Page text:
06-21-2014 – Removing The Bilge Plates

To make the final move of “ElizaLin” from The Hinckley Company to my backyard, (Using a hydraulic trailer.), the Bilge Plates had to removed from the exterior of the hull.  Because I had already planned on doing this, (The “shoes” that support the attachment of the Bilge Plates to the hull need to be replaced.), I decided to tackle this job the “quick and dirty” way.

Below are two images that show the Bilge Plates.  Their location conflict with the “lifting arms” of the hydraulic trailer that will be used to move the sailboat into my backyard.

I made the decision to cut the heads off of the bolts that are used to fasten the Bilge Plates to the hull, and just let the plates fall to the ground. I used one of my Makita grinders that had a “cut-off” wheel mounted to it, and another Makita grinder that had a grinding wheel mounted to it, (To remove remaining burrs from the cutting process.).

There were 10 bolts per Bilge Plate.  Five on the inside and five on the outside of each plate.

When I had the heads of the bolts cut off of the port Bilge Plate, I loosened the jackstands on the starboard side of the hull and tightened up the two jackstands on the port side of the hull.  Doing this, lifted the port Bilge Plate off of the blocking it was resting on.

I set up more blocking underneath the Bilge Plate.

Then, using the blunt end of a maul, I pounded on the bottom flange of the Bilge Plate.

The Bilge Plate began to yield to the blows with the maul.

And, down it came!

I repeated the process on the starboard Bilge Plate.

This one took only 30 minutes to get it off of the hull!

Then, I used a forklift to load the Bilge Plates into a trailer to haul them back to my house.

Unloading the trailer back at home.

Waiting for delivery!

 

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Categories: 1968 Golden Hind 31' Sailboat, Removing The Bilge Plates, Restoration Work | 5 Comments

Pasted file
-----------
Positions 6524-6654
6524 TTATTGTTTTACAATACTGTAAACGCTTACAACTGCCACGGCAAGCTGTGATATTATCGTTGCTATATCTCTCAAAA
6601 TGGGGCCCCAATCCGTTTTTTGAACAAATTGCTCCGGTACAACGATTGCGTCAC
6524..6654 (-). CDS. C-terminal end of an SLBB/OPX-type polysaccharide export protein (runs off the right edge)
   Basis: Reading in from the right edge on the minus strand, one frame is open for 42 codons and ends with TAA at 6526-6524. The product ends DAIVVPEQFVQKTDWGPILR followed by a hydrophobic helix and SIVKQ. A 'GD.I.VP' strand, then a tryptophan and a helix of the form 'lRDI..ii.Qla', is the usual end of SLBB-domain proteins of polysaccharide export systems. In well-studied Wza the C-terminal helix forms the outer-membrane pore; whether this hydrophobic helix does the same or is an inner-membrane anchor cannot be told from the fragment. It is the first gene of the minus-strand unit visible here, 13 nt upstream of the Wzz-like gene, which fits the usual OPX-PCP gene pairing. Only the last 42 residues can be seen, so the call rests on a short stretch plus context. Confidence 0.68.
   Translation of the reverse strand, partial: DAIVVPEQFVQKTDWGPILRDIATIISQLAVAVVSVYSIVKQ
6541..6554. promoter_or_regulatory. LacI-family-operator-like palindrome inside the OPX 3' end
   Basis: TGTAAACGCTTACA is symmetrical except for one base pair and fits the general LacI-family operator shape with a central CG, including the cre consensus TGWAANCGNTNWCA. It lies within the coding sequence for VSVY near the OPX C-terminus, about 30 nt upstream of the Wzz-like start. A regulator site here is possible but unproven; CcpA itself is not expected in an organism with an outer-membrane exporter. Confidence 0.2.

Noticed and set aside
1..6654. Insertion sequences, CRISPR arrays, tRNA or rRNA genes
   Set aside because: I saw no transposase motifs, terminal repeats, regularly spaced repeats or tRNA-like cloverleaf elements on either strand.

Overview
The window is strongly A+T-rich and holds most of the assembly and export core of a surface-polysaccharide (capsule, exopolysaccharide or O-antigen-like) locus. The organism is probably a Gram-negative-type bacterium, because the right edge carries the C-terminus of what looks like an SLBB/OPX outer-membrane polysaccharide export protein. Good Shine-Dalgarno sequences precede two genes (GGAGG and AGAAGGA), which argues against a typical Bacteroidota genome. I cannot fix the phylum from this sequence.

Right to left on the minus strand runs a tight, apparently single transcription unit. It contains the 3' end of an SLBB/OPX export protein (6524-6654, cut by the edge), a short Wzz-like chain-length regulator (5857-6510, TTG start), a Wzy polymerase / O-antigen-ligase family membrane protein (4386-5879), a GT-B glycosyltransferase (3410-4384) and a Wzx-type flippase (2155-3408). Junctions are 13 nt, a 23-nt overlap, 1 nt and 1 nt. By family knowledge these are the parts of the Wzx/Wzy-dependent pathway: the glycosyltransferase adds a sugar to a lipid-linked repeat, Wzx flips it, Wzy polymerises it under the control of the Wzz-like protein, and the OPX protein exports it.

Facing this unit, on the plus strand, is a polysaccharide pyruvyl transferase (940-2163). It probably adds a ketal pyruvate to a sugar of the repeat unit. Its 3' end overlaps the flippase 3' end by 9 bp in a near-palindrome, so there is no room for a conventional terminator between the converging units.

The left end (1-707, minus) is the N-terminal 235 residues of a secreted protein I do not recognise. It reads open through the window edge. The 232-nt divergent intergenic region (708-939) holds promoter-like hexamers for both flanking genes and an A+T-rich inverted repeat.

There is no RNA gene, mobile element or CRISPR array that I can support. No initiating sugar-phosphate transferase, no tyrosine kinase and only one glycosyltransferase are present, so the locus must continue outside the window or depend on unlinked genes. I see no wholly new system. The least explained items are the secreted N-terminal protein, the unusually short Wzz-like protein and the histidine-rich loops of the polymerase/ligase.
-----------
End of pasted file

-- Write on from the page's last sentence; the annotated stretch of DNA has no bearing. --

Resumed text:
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5 thoughts on “06-21-2014 – Removing The Bilge Plates

  1. super cool , looks like it will be home soon …nice work , Bro/dude !

  2. Bob Smith

    Great production work on the videos! What an adventure!!

  3. Clay

    I had heard of bilge water but not bilge plates. I had to look it up to see what they were. So they use plates on smaller ships for stabilization and they intake water on the big ones to make the weight and weight distribution work?

    • Hello Clay,
      With respect to sailboats that were/are designed in the U.K., (As is the Golden Hind 31′), most have bilge keels. Most often, there are just two instead of the three “keels” that are on my boat. The main reason for this is, the cruising grounds in the U.K. has fairly shallow water. At low tide, most boats are left “high and dry” on their moorings. The beauty of bilge keels is, a boat design can still carry enough ballast below the waterline, yet navigate shallow water, and settle into the mud while staying relatively level. To me, this means that I can “careen”, (Google that last word!), my boat on a beach, and do a whole bunch of work on the hull if I have to, without having to rely on a yard and a Travelift to haul the boat out of the water. I save money!

      Check out this image and you will see what I mean.

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